Do you ever wonder if your parents’ behavior is to blame for your current relationship or emotional issues? Get to know more about the narcissistic parent and recognize the signs that you were raised by them.
A narcissistic parent behaves as they imagine themselves to be—the king or queen of the family, or someone whose activities are more important than being part of the family.
As a child, your parents are your world until you’re able to leave home. Your survival and self-concept depend on them. A narcissistic parent can severely damage your self-esteem, which to develop requires love and acceptance from both parents. Children of narcissistic parents typically grow up codependent and insecure. They struggle with shame and low self-esteem.
Their adult relationships are distorted by their early childhood experiences with narcissistic parents. Although the traits of narcissism are the same, their expression by a mother or father may impact male and female children in unique ways(1). Here’s why their parenting is toxic:
The Narcissistic Parent: 5 Signs
1. Lack of Empathy
Because narcissists lack empathy, they’re unable to nurture, mirror, and understand their children, which are necessary for developing a healthy self-concept and self-love. Even a narcissistic mother who holds and cares for her baby isn’t able to accurately empathize with and respond to her infant’s cues and emotions, limiting normal child development. Some narcissists outsource parenting and are neglectful to varying degrees, while others might be controlling and abusive. As adults, these children neglect their emotional needs and can’t nurture themselves.
2. Selfish Control—It’s All About Them
Mature parents sacrifice their individual needs and wants for the good of the child and to meet their child’s essential needs. In contrast, narcissistic parents put their feelings and needs, particularly emotional needs, ahead of those of their children, who generally adapt, become codependent, and gradually deny their needs and feelings to deal with those of the parent.
They personalize their child’s failures and natural impulses toward autonomy and either ignore their child or become more overbearing. Their child’s independence is considered a threat that can compete with and encroach on them. Watching her 20-month-old grandchild explore her living room, my narcissistic mother remarked, “He thinks he owns the place!”
A negligent, controlling, or mixed parenting style is emotionally abandoning. This is to be expected because, like all narcissists, these parents don’t see their children as separate human beings. The child’s needs, wants, and emotions become inconveniences, personal affronts, or burdens, like the father who coldly told his young son that he had no value because he had no net worth. Many such parents behave like children, reversing roles and confiding in their children inappropriately about the other parent (especially after a divorce), about sexual experiences, or personal sorrows and distress.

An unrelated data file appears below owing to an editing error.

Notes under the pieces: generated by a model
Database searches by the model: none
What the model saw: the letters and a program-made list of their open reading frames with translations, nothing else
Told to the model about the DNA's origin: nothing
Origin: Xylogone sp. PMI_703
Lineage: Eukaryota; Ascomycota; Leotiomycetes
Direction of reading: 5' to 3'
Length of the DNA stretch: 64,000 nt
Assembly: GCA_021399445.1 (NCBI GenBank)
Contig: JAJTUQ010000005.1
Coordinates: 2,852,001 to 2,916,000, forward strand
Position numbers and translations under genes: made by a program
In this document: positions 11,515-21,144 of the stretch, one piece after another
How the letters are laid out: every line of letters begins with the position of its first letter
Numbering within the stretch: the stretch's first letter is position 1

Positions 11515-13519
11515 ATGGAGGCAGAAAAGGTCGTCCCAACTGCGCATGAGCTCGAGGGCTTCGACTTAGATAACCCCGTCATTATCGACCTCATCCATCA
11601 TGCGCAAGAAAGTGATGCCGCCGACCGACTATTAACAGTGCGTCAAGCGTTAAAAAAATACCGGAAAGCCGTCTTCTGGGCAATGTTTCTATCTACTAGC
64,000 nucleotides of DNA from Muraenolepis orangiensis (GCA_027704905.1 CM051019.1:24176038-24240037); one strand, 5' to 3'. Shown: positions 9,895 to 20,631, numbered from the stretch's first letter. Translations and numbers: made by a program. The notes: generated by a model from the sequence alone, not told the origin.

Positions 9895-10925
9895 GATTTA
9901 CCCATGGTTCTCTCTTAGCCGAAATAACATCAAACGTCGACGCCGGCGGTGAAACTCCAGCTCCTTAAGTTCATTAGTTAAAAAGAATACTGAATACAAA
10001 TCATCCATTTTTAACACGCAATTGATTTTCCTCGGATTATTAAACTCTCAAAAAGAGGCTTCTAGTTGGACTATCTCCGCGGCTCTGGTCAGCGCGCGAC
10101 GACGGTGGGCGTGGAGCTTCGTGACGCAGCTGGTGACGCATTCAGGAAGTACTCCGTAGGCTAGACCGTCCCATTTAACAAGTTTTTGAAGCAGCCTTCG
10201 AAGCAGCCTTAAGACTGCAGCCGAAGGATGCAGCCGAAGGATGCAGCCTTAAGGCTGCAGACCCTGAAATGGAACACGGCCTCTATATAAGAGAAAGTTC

Don’t expect narcissistic parents to be involved with their children’s hobbies, goals, or interests unless it’s also their goal or interest. They won’t take pleasure in their children’s accomplishments or attractiveness except to the extent that it reflects well upon them. Similarly, they don’t share in their children’s excitement or pride in something unless it was their idea or of interest to them.
They will likely insist that their children dress, think, and behave according to their wishes. This extends to the choice of school, spouse, and career. They sometimes force their aspirations on their children, hoping to live vicariously through them. Children of narcissists may be driven to prove themselves to win their teachers’, employers’, and partners’ approval or find little motivation to pursue their wants and goals when not externally supported.
These parents sometimes expect their children to listen to their rants and rages; meet their social, sexual, or financial needs; or clean the house or yard immaculately while they relax.
One cruel father demanded that his son dig a swimming pool, while another ordered his son to cut the grass with a razor blade or face physical abuse. Some narcissistic parents threaten to physically harm their children or cut them off emotionally and/or financially if they fail to measure up to their parents’ desires and expectations. As adults, they’re afraid of making waves or mistakes and being authentic, and they learn to subjugate their needs and feelings to others.
3. Competition, Envy, and Jealousy
Narcissistic parents envy and compete with their children’s attractiveness, athletic or intellectual abilities, and other sorts of favorable attention that their children attract. For example, they may flirt with their children’s romantic partners; they often envy their children’s connection with the other parent and may interfere with that relationship; narcissistic parents may even envy the advantages they provide to their children that they didn’t have growing up and sometimes follow up with accusations of ingratitude.